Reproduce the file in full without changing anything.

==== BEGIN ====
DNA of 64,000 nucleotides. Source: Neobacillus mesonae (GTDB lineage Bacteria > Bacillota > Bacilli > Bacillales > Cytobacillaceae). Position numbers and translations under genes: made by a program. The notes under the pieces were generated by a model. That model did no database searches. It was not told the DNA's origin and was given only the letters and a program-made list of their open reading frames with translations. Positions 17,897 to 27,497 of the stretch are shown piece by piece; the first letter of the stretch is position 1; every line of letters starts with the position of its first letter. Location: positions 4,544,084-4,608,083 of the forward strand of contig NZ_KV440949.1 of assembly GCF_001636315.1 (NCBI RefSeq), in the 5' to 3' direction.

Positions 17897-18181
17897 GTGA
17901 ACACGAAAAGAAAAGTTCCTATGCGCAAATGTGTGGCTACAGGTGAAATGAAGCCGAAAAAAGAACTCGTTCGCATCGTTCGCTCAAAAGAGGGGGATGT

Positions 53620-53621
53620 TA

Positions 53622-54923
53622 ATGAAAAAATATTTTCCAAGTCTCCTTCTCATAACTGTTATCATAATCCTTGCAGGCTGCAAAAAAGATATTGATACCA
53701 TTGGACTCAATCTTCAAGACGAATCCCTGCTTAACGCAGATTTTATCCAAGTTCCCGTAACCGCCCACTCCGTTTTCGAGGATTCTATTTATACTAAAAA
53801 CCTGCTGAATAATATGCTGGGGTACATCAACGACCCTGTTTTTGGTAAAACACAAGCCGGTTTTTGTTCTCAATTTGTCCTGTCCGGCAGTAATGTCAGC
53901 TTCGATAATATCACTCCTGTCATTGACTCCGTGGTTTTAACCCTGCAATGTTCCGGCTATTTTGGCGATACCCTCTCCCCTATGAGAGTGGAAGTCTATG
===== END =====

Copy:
DNA of 64,000 nucleotides. Source: Neobacillus mesonae (GTDB lineage Bacteria > Bacillota > Bacilli > Bacillales > Cytobacillaceae). Position numbers and translations under genes: made by a program. The notes under the pieces were generated by a model. That model did no database searches. It was not told the DNA's origin and was given only the letters and a program-made list of their open reading frames with translations. Positions 17,897 to 27,497 of the stretch are shown piece by piece; the first letter of the stretch is position 1; every line of letters starts with the position of its first letter. Location: positions 4,544,084-4,608,083 of the forward strand of contig NZ_KV440949.1 of assembly GCF_001636315.1 (NCBI RefSeq), in the 5' to 3' direction.

Positions 17897-18181
17897 GTGA
17901 ACACGAAAAGAAAAGTTCCTATGCGCAAATGTGTGGCTACAGGTGAAATGAAGCCGAAAAAAGAACTCGTTCGCATCGTTCGCTCAAAAGAGGGGGATGT

Positions 53620-53621
53620 TA

Positions 53622-54923
53622 ATGAAAAAATATTTTCCAAGTCTCCTTCTCATAACTGTTATCATAATCCTTGCAGGCTGCAAAAAAGATATTGATACCA
53701 TTGGACTCAATCTTCAAGACGAATCCCTGCTTAACGCAGATTTTATCCAAGTTCCCGTAACCGCCCACTCCGTTTTCGAGGATTCTATTTATACTAAAAA
53801 CCTGCTGAATAATATGCTGGGGTACATCAACGACCCTGTTTTTGGTAAAACACAAGCCGGTTTTTGTTCTCAATTTGTCCTGTCCGGCAGTAATGTCAGC
53901 TTCGATAATATCACTCCTGTCATTGACTCCGTGGTTTTAACCCTGCAATGTTCCGGCTATTTTGGCGATACCCTCTCCCCTATGAGAGTGGAAGTCTATG